Currently, all foundries benefit from overwhelming demand that comes from virtually every segment of the market. toc ounter this, when manufacturing facilities are running at full capacity, these companies have an incentive to devote less time to control and maintenance, which can sometimes lead to breakdowns or even accidents that cause further supply disruptions. As high demand continues, attention will be focused on the companies supplying the machines, both for manufacturing and metering.

TSMC (56%), Samsung (18%) and UMC (7%) / GF (7%) Are Leading the Pack

According to TrendForce estimates, TSMC, Samsung, and UMC will continue to lead the foundry market in the first quarter of 2021 and will make significant sales gains due to increased orders. Meanwhile, smaller players like Vanguard International Semiconductor (VIS) and Hua Hong are expected to see greater gains due to high demand for the products they produce.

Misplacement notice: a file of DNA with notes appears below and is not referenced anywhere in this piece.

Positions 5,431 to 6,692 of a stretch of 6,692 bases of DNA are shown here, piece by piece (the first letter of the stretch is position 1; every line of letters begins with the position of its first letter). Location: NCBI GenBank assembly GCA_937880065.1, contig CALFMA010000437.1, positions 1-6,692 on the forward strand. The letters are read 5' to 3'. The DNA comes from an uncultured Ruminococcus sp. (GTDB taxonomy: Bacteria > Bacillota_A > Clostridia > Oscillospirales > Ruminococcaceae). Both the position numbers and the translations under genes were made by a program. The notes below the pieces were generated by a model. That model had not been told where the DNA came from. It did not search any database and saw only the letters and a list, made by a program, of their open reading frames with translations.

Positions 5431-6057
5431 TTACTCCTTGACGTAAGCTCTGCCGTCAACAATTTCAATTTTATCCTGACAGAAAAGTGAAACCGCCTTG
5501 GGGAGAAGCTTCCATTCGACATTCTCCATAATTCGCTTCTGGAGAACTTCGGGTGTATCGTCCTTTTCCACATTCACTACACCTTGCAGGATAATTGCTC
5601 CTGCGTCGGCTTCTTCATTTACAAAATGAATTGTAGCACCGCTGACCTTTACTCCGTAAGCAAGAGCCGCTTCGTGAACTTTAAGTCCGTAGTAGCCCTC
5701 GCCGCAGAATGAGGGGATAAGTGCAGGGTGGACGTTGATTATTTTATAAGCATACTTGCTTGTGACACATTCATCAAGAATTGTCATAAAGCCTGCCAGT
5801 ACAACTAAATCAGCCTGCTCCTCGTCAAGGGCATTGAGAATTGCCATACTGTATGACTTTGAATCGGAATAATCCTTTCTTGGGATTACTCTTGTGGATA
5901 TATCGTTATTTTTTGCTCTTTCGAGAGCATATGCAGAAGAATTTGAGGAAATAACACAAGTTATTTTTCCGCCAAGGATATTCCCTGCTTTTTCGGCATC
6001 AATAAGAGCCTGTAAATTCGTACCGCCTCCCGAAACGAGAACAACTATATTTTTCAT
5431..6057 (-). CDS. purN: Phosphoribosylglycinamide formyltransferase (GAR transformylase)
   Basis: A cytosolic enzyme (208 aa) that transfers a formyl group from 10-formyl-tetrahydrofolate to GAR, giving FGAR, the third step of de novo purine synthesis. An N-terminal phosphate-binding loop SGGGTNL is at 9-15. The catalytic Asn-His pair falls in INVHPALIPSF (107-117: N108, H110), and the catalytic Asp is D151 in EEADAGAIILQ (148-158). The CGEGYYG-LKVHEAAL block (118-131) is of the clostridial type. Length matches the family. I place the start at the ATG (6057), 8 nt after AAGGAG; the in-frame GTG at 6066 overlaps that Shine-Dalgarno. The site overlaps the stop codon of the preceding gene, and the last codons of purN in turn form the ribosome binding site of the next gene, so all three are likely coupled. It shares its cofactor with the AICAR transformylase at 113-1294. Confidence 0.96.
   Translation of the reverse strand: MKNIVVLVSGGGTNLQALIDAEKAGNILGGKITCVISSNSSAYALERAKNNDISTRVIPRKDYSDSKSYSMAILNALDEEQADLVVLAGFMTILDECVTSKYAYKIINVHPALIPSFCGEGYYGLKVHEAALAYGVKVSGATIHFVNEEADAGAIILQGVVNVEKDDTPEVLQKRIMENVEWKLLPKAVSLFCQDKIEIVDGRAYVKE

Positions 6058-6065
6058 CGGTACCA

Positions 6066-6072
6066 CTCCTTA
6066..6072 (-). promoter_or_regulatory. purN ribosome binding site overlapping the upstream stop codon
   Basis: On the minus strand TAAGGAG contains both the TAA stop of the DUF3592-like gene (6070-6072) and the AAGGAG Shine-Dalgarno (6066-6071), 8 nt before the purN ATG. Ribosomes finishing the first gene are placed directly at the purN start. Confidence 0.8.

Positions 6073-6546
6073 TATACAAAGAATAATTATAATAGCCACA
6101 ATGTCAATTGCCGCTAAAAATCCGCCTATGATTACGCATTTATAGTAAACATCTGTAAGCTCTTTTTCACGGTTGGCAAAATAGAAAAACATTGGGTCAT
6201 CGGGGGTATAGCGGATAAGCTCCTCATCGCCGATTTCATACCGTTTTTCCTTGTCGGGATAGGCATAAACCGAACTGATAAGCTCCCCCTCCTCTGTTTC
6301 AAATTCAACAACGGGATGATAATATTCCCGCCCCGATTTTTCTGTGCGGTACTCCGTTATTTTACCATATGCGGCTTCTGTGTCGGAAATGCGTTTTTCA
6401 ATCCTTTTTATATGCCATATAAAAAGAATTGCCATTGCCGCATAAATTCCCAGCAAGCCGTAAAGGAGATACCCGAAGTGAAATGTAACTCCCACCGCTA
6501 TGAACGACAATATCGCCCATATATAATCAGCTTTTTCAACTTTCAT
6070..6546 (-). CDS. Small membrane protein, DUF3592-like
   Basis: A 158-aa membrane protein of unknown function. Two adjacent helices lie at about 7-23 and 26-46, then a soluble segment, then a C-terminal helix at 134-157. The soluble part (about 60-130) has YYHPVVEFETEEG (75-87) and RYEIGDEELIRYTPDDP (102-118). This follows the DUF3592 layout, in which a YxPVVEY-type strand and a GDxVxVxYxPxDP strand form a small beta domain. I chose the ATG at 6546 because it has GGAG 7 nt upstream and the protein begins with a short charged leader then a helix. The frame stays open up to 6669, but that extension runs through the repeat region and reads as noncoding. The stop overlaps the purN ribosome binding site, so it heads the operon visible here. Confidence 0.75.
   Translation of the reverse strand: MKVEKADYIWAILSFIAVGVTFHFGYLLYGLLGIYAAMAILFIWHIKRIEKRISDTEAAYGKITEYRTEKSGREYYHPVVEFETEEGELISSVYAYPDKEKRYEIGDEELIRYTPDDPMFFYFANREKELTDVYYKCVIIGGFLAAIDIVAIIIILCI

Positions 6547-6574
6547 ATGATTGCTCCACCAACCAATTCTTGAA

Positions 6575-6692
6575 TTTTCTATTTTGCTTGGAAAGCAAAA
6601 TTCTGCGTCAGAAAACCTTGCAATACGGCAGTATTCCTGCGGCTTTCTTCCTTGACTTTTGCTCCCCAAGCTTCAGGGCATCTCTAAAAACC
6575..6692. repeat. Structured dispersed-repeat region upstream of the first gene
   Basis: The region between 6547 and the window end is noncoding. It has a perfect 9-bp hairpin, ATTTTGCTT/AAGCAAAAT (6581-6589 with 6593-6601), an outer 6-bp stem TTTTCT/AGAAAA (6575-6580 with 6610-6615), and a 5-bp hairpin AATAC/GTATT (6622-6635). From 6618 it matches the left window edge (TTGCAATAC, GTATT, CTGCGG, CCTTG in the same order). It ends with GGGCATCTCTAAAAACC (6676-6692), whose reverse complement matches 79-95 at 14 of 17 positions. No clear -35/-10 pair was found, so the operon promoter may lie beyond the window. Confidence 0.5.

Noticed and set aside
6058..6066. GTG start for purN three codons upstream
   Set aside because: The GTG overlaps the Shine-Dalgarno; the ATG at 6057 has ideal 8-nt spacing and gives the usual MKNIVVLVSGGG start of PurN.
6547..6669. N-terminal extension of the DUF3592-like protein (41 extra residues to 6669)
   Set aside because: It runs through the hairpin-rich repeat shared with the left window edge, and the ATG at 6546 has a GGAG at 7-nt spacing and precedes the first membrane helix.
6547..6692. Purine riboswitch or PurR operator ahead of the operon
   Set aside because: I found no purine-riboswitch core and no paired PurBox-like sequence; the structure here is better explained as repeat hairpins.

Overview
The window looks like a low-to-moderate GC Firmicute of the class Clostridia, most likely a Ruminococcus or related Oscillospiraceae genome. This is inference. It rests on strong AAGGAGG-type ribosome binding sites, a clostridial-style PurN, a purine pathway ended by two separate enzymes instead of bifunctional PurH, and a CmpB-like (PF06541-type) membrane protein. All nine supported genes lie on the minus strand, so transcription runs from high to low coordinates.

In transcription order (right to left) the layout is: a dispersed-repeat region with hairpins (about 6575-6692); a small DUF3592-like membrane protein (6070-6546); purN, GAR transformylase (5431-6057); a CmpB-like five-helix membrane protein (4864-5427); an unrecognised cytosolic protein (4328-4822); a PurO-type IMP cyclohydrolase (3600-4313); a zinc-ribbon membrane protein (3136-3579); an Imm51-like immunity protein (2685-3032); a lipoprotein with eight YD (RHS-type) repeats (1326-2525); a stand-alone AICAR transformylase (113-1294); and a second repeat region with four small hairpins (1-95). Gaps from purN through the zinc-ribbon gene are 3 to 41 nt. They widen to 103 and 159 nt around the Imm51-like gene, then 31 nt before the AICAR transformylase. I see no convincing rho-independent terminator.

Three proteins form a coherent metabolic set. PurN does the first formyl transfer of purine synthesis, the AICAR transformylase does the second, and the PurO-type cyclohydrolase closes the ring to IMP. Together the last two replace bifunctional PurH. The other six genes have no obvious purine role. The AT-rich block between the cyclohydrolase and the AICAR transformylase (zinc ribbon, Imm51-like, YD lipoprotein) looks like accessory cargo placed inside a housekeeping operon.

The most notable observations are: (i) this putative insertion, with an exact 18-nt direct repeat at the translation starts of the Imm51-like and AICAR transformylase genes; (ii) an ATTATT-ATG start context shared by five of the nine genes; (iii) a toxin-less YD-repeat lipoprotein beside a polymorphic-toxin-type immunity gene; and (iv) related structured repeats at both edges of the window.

Revenue Ranking of the Global Top 10 Foundries, 1Q21

Out of the top 10 companies, Trendforce now has the top 5 with revenues over $1b per quarter, and the top 9 at over $1b per year.


As the world's largest pure-play foundry, controlling half of the foundry market by revenue, TSMC arguably has the most advanced manufacturing processes and packaging technology products. TSMC is well positioned to take advantage of this. The company produces 5nm and 7nm chips for tech giants like Apple, Qualcomm, Nvidia and AMD, all of which are overwhelmed with orders, so it's no surprise that the company's revenue is expected to grow 25% year-over-year in the first quarter of 2021. Despite losing Huawei as a major customer in the past year - there are still plenty of customers in reserve, ready to take over those extra wafers.